Northern Lights

The Northern Lights are the visual result of solar particles entering the earth’s magnetic field at high atmosphere, and ionising. Appearing as dancing lights high in the sky and varying in colour, they are usually green, but occasionally also purple, red, pink, orange and blue. Due to the nature of the earth’s magnetic field, the auroras only appear at the poles, usually above the 60° latitude mark in the north, and below the 60° latitude in the south

Thingvellir National Park

As the place where Iceland’s parliament was established in the 10th century, Þingvellir (Thingvellir) National Park has great historic importance to the island nation. Its location in a rift valley on the boundary of two major tectonic plates makes it a park with geological significance too. Surrounded by mountains on three sides, the valley’s cliffs, fissures, lakes and evidence of volcanic activity demonstrate the force of the shifting earth in dramatic fashion. A popular day-trip destination from Reykjavik, Iceland’s first national park features marked trails that let you take in the best sights in two or three hours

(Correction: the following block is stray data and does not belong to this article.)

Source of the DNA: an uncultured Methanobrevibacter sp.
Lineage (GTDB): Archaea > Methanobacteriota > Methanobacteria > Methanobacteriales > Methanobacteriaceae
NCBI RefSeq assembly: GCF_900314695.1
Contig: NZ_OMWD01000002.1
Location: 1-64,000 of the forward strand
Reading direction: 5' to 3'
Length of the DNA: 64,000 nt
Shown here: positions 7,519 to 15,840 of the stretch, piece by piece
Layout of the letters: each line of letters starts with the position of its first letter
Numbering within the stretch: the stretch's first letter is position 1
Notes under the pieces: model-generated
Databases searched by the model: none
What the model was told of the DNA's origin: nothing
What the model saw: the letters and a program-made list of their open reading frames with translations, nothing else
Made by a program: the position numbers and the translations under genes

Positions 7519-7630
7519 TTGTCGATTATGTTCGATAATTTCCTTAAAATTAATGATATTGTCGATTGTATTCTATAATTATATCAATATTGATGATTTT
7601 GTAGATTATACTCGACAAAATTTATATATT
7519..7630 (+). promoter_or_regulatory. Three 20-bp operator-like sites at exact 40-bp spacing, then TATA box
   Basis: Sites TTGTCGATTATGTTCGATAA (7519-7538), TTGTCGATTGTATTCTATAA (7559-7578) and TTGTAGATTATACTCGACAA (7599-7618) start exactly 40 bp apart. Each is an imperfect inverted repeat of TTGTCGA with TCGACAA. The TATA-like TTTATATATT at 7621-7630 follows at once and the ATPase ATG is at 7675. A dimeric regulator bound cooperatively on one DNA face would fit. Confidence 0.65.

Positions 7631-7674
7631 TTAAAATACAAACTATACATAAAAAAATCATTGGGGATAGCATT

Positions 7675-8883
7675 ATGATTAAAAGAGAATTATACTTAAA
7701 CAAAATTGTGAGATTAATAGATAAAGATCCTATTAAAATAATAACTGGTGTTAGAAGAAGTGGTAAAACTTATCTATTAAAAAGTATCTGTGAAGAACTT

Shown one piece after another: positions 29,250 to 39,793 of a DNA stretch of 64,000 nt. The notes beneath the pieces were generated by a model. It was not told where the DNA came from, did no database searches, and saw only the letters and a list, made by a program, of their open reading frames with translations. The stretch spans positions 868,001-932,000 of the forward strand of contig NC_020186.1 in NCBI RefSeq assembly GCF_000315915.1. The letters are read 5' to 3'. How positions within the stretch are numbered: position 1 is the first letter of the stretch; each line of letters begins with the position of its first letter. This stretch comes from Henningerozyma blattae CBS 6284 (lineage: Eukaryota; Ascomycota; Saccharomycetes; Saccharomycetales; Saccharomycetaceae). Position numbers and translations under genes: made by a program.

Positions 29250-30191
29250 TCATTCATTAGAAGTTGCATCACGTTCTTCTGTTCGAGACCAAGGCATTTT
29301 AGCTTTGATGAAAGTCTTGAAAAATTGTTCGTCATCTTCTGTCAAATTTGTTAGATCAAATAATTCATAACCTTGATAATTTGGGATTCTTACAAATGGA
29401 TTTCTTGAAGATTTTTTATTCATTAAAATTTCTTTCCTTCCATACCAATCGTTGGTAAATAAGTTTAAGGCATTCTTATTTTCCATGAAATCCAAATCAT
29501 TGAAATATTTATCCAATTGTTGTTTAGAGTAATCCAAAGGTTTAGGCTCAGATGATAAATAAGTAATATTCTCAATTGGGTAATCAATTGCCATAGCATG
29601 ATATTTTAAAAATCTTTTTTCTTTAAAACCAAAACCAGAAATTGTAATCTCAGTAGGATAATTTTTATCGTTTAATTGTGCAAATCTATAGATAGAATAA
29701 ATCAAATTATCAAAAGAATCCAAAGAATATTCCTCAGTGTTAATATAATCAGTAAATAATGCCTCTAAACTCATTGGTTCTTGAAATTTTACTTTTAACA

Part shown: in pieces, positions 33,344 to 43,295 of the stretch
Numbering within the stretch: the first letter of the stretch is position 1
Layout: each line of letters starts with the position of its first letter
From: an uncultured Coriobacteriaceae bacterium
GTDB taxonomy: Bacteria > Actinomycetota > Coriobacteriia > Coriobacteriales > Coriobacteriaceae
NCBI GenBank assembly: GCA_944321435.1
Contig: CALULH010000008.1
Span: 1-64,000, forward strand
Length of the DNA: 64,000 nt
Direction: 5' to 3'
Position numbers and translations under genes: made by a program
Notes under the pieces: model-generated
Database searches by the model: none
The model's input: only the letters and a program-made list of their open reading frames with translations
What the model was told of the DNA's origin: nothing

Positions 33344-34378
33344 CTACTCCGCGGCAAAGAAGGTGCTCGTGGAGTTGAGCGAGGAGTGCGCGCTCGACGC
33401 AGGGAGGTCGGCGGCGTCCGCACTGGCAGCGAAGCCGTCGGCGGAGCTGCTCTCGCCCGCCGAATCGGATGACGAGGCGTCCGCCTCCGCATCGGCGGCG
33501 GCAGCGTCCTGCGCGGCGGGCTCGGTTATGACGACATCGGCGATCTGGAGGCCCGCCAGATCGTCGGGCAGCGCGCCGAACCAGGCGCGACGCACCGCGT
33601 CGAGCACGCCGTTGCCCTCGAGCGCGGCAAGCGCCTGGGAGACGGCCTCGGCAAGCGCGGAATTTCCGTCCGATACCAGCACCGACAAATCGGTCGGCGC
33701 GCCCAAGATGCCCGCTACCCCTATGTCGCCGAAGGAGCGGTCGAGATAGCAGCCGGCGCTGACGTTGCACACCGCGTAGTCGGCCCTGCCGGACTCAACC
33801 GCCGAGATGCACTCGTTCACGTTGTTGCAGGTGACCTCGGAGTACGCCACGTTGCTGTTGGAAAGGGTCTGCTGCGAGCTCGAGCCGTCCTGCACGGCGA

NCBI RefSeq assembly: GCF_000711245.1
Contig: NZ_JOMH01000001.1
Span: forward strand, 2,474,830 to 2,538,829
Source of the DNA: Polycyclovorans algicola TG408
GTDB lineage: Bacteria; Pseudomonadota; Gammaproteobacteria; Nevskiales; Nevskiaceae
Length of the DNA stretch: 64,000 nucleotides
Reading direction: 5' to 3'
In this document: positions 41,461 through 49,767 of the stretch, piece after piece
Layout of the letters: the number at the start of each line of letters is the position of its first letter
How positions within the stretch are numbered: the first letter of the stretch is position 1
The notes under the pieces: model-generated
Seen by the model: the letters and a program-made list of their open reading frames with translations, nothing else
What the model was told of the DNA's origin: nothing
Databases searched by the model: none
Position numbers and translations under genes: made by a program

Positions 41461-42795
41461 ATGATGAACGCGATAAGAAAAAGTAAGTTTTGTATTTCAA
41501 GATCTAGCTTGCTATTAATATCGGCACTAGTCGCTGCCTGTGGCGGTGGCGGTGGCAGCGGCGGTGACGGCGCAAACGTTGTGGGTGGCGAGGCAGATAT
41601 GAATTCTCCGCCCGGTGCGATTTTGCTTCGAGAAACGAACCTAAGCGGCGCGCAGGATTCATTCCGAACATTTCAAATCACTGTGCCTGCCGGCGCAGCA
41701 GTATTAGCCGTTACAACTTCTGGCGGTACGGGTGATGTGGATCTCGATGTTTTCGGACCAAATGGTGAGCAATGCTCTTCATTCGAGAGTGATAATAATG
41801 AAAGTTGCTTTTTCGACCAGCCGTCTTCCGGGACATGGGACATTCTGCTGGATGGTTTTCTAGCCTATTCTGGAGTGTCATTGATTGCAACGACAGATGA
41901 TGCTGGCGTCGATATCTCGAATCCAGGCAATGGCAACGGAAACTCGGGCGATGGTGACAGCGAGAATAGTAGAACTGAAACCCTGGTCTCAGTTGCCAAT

Gullfoss Waterfall

Gullfoss, translated as "Golden Falls" is one of Iceland's most beautiful and popular waterfalls on the Golden Circle circuit. Part of the river Hvítá, which has its origin in the glacier lake Hvítávatn at Lángjökull glacier about 40km north of Gullfoss, the waterfall drops a total of 32 meters in two stages as it flows through the rugged, at times 70 meters high, canyon. About a kilometer from Gullfoss, the river turns very sharply to the right where it flows down through a dramatic, wide canyon before the vast volume of water is very powerfully forced into a narrower channel.

Geysir